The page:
Dementia is a disease that can affect any age, but it’s most common in older adults. It causes problems with memory, thinking, and behavior. As dementia progresses, it gets harder for the person with the disease to take care of themselves or do things that were once easy for them. If you notice changes in your parent’s behaviors, there may be cause for concern about dementia. You might see some of these changes in behaviors in dementia. They need help.
Problems With Communication
There are several different types of dementia, and some symptoms may be more common for certain types of dementia. For example, memory loss is the most common symptom of Alzheimer’s, but it can also be a symptom in frontotemporal lobar degeneration and Lewy body disease.
It is important to note that these changes in behavior could also be signs of other conditions that affect your parent’s mental health, such as depression or anxiety. If you believe your parent may have more severe disease than dementia, consider speaking with their doctor or another health professional about how best to help them manage their symptoms while waiting for an official diagnosis.
Memory Loss, Especially Most Recent Memories
Memory loss is a common symptom of dementia and can be caused by stress, depression, or physical illness. Memory loss may also result from a brain injury or alcohol abuse.
You might notice that your parent has trouble remembering recent events or asking for help with everyday activities like cooking or going to the bathroom. If you ask them about their day and they give you answers that don’t make sense, ask them simple questions like “What did you have for breakfast?” or “What happened at work today?” You will know if your parent is having memory problems if they have trouble remembering things from last week as well as yesterday.
Helplessness And Hopelessness
If you notice that your parent is having trouble getting out of bed or making simple meals, this could be a sign of dementia. They may also have difficulty taking care of their personal hygiene or paying bills.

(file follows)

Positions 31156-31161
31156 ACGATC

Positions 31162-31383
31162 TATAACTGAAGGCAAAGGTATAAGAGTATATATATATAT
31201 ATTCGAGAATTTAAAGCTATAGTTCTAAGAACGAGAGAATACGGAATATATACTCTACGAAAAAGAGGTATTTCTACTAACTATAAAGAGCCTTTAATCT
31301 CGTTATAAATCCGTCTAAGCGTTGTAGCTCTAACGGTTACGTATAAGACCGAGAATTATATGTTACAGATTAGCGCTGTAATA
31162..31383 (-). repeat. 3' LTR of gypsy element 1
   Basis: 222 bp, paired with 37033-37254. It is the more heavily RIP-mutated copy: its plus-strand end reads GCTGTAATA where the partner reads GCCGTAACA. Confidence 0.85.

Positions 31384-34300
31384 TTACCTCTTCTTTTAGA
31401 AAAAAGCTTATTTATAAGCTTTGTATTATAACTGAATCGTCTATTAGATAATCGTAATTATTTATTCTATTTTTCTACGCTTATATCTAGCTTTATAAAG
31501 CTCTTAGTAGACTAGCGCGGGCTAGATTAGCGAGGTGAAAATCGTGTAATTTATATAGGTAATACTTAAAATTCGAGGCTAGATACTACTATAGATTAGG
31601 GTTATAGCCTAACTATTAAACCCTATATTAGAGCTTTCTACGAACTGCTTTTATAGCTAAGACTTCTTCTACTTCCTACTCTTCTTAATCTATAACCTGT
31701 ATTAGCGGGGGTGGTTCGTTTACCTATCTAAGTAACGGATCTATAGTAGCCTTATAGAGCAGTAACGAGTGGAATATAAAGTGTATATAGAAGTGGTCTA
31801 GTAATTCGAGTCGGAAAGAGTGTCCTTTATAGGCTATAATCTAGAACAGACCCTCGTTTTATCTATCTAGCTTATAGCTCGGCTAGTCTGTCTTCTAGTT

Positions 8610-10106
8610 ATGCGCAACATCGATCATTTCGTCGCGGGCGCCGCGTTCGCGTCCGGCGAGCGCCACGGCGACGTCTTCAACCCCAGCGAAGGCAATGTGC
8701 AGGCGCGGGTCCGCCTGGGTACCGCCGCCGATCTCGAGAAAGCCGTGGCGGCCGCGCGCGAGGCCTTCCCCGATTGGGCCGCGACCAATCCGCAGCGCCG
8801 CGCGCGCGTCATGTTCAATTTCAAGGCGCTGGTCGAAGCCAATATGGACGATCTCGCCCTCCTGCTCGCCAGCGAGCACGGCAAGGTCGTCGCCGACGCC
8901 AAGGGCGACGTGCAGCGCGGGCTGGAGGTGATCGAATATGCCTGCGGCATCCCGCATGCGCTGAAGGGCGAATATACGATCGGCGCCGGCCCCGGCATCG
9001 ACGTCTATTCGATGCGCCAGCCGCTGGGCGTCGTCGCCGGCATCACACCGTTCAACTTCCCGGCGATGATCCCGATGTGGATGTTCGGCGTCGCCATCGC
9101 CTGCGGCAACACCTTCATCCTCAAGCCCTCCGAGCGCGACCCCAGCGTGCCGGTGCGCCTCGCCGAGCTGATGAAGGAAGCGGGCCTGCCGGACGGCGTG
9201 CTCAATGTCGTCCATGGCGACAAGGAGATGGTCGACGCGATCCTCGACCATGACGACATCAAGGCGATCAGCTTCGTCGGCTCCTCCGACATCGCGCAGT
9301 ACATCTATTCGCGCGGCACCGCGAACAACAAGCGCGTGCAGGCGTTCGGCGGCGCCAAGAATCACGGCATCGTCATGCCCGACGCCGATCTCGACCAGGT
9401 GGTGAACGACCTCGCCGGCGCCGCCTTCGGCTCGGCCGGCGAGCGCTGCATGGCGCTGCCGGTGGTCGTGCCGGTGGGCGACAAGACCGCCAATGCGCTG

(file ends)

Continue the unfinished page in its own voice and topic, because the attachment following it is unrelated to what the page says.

Dementia can affect the way people interact with others and make decisions about their lives. As the disease progresses, some people with Alzheimer’s disease lose their ability to communicate clearly or understand what other people are saying — even those they know well. Others become easily annoyed by everyday sounds and activities, while some will startle easily when they hear loud noises.
Poor Judgment And Difficulties With Planning
The ability to make good decisions and plan ahead is important in the later stages of dementia. Your parent may find it difficult to decide or need help choosing between two options. Their judgment may also become impaired, leading to bad decisions that can have serious consequences.
As your parent’s disease progresses, they might also have trouble with time management and budgeting. They may not remember how much money they spent on groceries last week or forget about paying bills until it’s too late. They might have difficulty planning meals for themselves or their family members—or even deciding where they want to eat out during lunch breaks at work!
A Tendency To Withdraw And Become Isolated
If your parent is becoming more isolated and withdrawn, this could be a sign of dementia. Your parent may start to avoid going out in public or spending time with friends or family members, especially if they feel like they are burdening others. They may stop talking on the phone or interacting with people online, which can lead to feelings of loneliness and isolation.
If you notice that your parent is withdrawing from social situations or otherwise avoiding any contact with others, it’s important that you talk to them about what’s happening in their life.
If you notice changes in your parent’s behaviors, you should consult a doctor. While some of these changes may be normal signs of aging, others could be signs of dementia. If you think your parent might have dementia, talk to the doctor about getting tested.